Inspired by a true story from the life of my grandfather, who spent his last years working in the Middle East to support his family in the Philippines.
You work as a mechanic in a land of yellow sand and wind and nothing else, where at noon the people turn their faces to the place where Muhammad was born and drop to their knees and pray. You do not pray with them – you pray to a different God – but you do it in secret because if you do not do it in secret they will send you back to your own country, or worse. And you cannot afford to return to your country now, even though with every day that you are in this strange place, a small part of you stops breathing.
You were not always a mechanic. In a previous life you were a teacher, and in the life before that an engineer and a colonel in the army, and in the life before that – the life you remember more clearly than all the others – you were a young man shivering in the back of the only jeepney that would take you to the city. The moon leaked in through the open windows and burned your skin, and you looked over your shoulder, the left and then the right, and then the left again, afraid that out of the shadows would appear the dark face of the man who had kept you prisoner in his fields while your brothers and sisters escaped to the city. Your sisters had gone to the university but found good husbands anyway. Your brother, you heard, had become a doctor.
As you lie on your back and wrestle with a truck that reeks of rust and neglect, that really should not be in this garage but in a junkyard, a drop of oil or sweat or something else – you are not sure what it is – stings your eye. You blink hard. Twice. It is getting difficult to see. You ask the doctor every month if he can do something about your eyes, and every month he tells you to pray.
Boots scrape across the floor, sending brown dust into the corner of your eye. “Manong,” says the young man.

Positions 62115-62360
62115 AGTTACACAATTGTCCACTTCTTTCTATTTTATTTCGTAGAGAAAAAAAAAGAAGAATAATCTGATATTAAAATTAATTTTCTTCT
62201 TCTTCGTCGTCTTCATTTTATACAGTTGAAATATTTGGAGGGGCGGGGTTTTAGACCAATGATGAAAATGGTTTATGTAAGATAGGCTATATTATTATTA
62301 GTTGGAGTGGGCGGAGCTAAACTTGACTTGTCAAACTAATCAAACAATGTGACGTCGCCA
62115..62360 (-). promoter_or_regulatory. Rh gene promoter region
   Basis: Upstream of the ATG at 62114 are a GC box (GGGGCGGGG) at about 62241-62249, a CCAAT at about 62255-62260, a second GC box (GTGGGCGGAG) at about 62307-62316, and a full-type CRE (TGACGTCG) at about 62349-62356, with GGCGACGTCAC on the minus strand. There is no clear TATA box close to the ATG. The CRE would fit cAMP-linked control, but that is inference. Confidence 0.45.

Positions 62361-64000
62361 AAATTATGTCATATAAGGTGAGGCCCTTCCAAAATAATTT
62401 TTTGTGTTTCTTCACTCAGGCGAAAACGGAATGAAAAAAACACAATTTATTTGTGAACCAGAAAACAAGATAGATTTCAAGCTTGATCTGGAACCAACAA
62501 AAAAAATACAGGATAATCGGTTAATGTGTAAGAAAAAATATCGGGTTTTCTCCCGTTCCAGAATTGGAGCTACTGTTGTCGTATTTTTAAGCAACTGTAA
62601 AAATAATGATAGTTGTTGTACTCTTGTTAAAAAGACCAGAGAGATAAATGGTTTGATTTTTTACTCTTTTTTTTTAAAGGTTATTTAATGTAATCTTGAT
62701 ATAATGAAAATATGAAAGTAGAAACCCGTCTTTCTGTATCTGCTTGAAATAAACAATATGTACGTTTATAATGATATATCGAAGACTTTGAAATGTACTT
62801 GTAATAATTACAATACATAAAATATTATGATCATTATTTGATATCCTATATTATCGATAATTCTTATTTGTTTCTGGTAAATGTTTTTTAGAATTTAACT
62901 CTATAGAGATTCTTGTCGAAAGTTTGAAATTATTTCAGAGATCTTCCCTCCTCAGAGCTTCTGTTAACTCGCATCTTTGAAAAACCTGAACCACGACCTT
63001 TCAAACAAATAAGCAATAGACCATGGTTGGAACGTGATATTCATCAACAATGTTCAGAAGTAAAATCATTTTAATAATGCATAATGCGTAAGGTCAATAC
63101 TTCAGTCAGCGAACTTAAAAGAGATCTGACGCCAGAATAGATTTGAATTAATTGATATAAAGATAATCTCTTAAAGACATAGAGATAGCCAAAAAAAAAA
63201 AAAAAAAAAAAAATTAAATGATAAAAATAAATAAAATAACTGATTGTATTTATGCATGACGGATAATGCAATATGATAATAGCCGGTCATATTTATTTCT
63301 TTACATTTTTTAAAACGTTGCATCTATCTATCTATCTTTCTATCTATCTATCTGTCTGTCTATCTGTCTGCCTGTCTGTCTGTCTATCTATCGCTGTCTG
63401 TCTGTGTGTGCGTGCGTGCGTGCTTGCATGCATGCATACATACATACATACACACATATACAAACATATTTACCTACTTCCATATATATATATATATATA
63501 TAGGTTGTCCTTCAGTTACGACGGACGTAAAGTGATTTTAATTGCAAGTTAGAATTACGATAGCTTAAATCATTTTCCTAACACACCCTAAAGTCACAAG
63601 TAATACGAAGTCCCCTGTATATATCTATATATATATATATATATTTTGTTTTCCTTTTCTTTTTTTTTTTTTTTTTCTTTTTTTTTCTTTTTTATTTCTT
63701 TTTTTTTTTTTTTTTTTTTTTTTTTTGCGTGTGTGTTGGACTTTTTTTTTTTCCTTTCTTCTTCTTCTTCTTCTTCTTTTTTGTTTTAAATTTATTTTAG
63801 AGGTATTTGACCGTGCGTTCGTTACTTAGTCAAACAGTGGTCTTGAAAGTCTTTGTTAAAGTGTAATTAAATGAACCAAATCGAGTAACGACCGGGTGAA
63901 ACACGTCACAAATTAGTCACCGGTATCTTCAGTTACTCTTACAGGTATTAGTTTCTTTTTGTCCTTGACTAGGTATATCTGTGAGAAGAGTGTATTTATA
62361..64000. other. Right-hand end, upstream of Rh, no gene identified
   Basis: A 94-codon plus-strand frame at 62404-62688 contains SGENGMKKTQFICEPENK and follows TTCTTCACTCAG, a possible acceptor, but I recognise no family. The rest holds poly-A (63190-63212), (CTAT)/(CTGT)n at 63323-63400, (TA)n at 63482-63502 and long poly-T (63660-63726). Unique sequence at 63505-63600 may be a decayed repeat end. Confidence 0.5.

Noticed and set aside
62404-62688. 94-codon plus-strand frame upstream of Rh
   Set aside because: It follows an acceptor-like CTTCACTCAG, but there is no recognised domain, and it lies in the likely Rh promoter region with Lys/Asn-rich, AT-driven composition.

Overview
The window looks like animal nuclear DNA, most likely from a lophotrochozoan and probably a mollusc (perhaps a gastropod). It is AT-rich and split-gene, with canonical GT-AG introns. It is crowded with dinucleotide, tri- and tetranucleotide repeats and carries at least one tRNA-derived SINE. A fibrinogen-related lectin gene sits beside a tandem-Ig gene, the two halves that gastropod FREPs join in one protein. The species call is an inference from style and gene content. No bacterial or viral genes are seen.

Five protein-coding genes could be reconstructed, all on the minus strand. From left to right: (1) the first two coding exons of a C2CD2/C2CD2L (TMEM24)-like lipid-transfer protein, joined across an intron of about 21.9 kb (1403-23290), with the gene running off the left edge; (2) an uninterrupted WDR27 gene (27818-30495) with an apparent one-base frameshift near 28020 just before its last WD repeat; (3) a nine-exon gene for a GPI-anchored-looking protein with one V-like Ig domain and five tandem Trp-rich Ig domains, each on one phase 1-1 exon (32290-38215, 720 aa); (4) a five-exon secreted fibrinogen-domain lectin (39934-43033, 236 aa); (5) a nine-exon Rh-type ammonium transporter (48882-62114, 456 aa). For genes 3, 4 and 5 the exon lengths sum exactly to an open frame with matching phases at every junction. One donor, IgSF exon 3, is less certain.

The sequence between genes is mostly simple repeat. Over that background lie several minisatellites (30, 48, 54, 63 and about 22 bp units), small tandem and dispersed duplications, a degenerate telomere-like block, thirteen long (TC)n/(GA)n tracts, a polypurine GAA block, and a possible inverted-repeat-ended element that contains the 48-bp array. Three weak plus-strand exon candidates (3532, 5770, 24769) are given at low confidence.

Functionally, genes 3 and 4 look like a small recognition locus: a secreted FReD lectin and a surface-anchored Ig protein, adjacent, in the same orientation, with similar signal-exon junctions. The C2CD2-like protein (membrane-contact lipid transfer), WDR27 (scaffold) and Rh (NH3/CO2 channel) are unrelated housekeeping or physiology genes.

He is the only one who calls you manong instead of your first name, and the only one who puts his cigarette away when you sit on the bench outside to take your lunch. He talks to you sometimes. He is not very intelligent and not very wise either, but he works hard and he smiles at you when you come near. When he smiles he reminds you of your son, and for a while you forget his foolishness and his youth and you talk to him also.
“Manong,” says the young man again. “You look tired. Why don’t you come outside?”
“You should be working. The boss will catch you.”
He laughs. “Let him catch me. What will he do? Fire me?”
“You think he won’t?”
“Not unless he can find a Saudi cheaper than me.” He laughs again. “What about you, manong? Are you afraid of being fired?”
“No,” you tell him.
You are not afraid. You are afraid of some things, of many things, but not of being fired. Last year the boss sent many workers home, the ones who smoked in the garage and drank at night and came in late every morning, the ones who would peer under the hood of a car and scratch their heads and tinker with this part and that part and say at the end of it, I can’t do it. The lazy ones. But when the man who worked for the boss asked about you, the boss said, “Keep him. Keep the old man.”
“Come, manong,” says the young man. “It’s almost time for lunch.”
While you peel open a can of sardines and drain the thin oil over your rice, he asks about your wife.
“She is well,” you say.
“When did you meet her?”
“When she was eighteen.”
“Do you have a picture?”
You open your wallet and pull out her picture, faded except for the white of her teeth and the dark luster of her hair.